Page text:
Last night I completed a new PC build after using roughly the same setup for the past five years. My last computer, Intrepid-A, served me well on its five year mission but it was time to retire it to the drydock. After five years, a simple retrofit would no longer do. The liquid cooler pump didn’t consistently start up, the fans were creaky; an upgrade was needed.
If you know your Star Trek terminology, you know that the -A designation represents a refit. The original Intrepid dates back to 2012 when my parents bought me an iBUYPOWER desktop. That thing had an nVidia GeForce GTX 660 and a third generation Core i7. I’ve included a photo of the interior of the case. You can see that iBUYPOWER gave me an mATX motherboard, a pretty substandard CPU cooler, and a non-modular power supply. In early 2015 I retrofitted her with a new modular power supply that carried over into Intrepid-A, as well as a Hyper 212 Evo CPU cooler and a Radeon R9 290x Lightning that I had actually bought used and had to RMA back to MSI.
In 2016 I did a full upgrade of Intrepid that became the Intrepid-A. Intrepid-A was equipped with an MSI gaming motherboard, an Intel Core i7 6700K, 16 gigabytes of DDR4 RAM, and originally a Radeon R9 390X. She also received a new motherboard, which was required for going from the third gen to sixth gen Intel CPUs and a new case. The only upgrade over her five years was a new graphics card in 2019 (Sapphire AMD RX 5700XT) and some hard drive and SSD swaps. She will be remembered fondly.
Another device I had that lived a roughly similar lifespan as Intrepid-A (2016 -2021) was my Surface Pro 4, named Voyager. Earlier this year it was struck by flickergate. I gave it to a friend and bought a Dell XPS 13 laptop, Kelvin. Voyager had a Skylake i5 and 8 GB of RAM. You can read more about that here. I would not give the Surface Pro the same high marks I did five years ago today. Microsoft’s commitment to its hardware QA is very lacking. Surface Pro 4 was a stunning device full of bugs and Microsoft was not interested in patching those out over the long term. That’s why I didn’t upgrade to a new Surface, and also a big reason why I left the Microsoft ecosystem entirely (again), despite having been big into it in 2016 with the Surface Pro, Windows 10, and my Windows Phone.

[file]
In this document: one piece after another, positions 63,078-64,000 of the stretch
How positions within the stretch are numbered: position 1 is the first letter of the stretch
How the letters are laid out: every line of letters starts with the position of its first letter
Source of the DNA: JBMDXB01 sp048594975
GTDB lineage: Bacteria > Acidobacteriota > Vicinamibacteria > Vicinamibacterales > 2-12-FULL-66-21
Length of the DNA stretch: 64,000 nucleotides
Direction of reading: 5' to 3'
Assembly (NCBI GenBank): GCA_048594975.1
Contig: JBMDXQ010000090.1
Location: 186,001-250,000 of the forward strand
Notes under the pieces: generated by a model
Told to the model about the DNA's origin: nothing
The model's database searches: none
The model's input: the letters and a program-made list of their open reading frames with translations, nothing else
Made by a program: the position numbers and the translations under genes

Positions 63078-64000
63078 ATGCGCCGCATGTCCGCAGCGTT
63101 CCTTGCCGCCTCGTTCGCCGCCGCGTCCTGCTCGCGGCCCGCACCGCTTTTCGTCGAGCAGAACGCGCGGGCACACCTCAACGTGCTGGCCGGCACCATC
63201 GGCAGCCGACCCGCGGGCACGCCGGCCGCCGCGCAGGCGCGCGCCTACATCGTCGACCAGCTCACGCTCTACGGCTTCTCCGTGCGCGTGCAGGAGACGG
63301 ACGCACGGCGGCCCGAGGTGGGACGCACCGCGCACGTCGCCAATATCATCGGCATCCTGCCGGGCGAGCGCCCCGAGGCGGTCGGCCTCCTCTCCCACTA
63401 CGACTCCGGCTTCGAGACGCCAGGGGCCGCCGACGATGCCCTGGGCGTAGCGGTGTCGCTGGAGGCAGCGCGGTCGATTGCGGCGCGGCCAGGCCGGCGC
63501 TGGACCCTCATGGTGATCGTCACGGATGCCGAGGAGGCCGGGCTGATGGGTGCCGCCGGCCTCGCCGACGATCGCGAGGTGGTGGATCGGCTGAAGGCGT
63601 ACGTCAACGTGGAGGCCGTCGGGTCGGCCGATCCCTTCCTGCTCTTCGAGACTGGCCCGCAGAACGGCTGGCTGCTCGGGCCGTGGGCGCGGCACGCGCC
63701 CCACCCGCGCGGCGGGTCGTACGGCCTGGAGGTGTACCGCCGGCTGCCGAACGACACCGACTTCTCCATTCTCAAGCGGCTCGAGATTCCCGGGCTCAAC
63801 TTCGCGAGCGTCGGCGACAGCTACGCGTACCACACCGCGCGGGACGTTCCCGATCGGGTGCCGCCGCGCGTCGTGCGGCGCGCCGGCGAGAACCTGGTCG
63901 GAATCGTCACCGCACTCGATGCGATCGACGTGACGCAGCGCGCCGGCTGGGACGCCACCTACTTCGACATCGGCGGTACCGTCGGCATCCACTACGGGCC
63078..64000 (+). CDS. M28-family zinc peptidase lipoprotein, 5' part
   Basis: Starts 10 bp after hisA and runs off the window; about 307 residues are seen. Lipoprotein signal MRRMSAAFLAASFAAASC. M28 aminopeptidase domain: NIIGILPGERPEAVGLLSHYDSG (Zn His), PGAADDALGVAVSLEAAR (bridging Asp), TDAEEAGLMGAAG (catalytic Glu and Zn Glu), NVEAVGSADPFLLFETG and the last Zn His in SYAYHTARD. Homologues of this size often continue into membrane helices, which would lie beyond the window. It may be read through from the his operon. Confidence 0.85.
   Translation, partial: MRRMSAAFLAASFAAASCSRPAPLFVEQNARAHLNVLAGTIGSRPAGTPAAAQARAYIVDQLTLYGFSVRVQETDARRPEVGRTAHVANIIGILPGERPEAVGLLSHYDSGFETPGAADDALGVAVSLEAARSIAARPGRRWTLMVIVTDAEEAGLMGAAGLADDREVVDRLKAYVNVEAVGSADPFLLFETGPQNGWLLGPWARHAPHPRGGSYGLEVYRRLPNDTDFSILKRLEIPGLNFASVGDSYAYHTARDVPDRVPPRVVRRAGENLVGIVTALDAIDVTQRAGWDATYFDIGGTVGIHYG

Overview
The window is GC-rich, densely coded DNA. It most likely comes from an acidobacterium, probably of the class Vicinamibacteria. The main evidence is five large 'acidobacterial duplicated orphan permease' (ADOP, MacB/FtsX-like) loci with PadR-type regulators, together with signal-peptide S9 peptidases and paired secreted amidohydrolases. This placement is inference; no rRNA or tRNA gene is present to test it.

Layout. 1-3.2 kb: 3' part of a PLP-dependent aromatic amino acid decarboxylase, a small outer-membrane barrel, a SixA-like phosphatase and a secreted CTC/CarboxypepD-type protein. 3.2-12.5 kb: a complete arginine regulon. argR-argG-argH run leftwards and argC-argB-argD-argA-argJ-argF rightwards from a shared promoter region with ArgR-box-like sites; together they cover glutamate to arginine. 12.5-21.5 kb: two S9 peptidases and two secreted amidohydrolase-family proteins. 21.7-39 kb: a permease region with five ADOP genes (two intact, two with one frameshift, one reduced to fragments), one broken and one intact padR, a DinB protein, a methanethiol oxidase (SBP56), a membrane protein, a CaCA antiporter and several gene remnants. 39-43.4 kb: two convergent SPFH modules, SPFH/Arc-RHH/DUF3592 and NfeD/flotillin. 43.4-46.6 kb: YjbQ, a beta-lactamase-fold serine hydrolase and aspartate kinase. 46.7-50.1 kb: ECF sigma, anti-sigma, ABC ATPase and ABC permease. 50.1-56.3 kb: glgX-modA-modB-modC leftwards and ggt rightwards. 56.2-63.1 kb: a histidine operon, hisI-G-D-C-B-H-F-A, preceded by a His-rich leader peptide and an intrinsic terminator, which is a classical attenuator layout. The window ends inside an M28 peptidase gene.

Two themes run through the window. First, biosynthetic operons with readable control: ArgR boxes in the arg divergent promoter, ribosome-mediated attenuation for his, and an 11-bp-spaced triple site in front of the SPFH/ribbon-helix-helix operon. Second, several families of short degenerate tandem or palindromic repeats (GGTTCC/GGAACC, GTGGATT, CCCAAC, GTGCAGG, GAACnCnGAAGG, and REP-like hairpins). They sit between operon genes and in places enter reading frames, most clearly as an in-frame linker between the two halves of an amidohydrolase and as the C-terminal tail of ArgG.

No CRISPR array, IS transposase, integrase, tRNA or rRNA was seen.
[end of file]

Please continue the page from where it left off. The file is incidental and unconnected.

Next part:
Kelvin has an 11th gen Intel i7, 16 GB of RAM, and a 3840×2400 display. It’s running exclusively Manjaro Linux and it runs it VERY well. I’m astonished at how beautiful the display is and how good GNOME looks on it.
Late last year I blogged about the big media move. It didn’t turn out well over the long term. Unfortunately the Raspberry Pi just wasn’t stable enough for what I was using it for. It’s a very capable device, it’s just not a very stable device. I’m now using a desktop computer (Enterprise) to host my Plex server, other servers, and my torrent client.
My new desktop PC which hopefully lasts another five years is Discovery. Discovery is armed with an AMD Ryzen 7 5800X CPU, a Sapphire AMD Radeon RX 5700XT Nitro + GPU, and 16 GB of DDR4 RAM. The build went very smoothly. It’s actually probably the first time I’ve ever had a PC build work perfectly the first time I booted it up. Temps are phenomenal even with just that one intake fan, it’s super quiet, and even though I swapped motherboards and went from Intel to AMD, Windows and Manjaro are working absolutely perfectly. I was thinking I would have to reinstall them but they’re working flawlessly. A reinstallation is probably due at some point relatively soon; my Windows install is five years old and my Manjaro installation is two years old. Manjaro, being a rolling release distro, has probably accumulated a bit of cruft.
Anyway that’s where I’m at in July 2021 in terms of my computers. I have three of them that I use pretty much daily, while most people nowadays don’t even use one daily anymore. Leave a comment if you’ve got any questions, I’ll probably respond in a year when I write another post.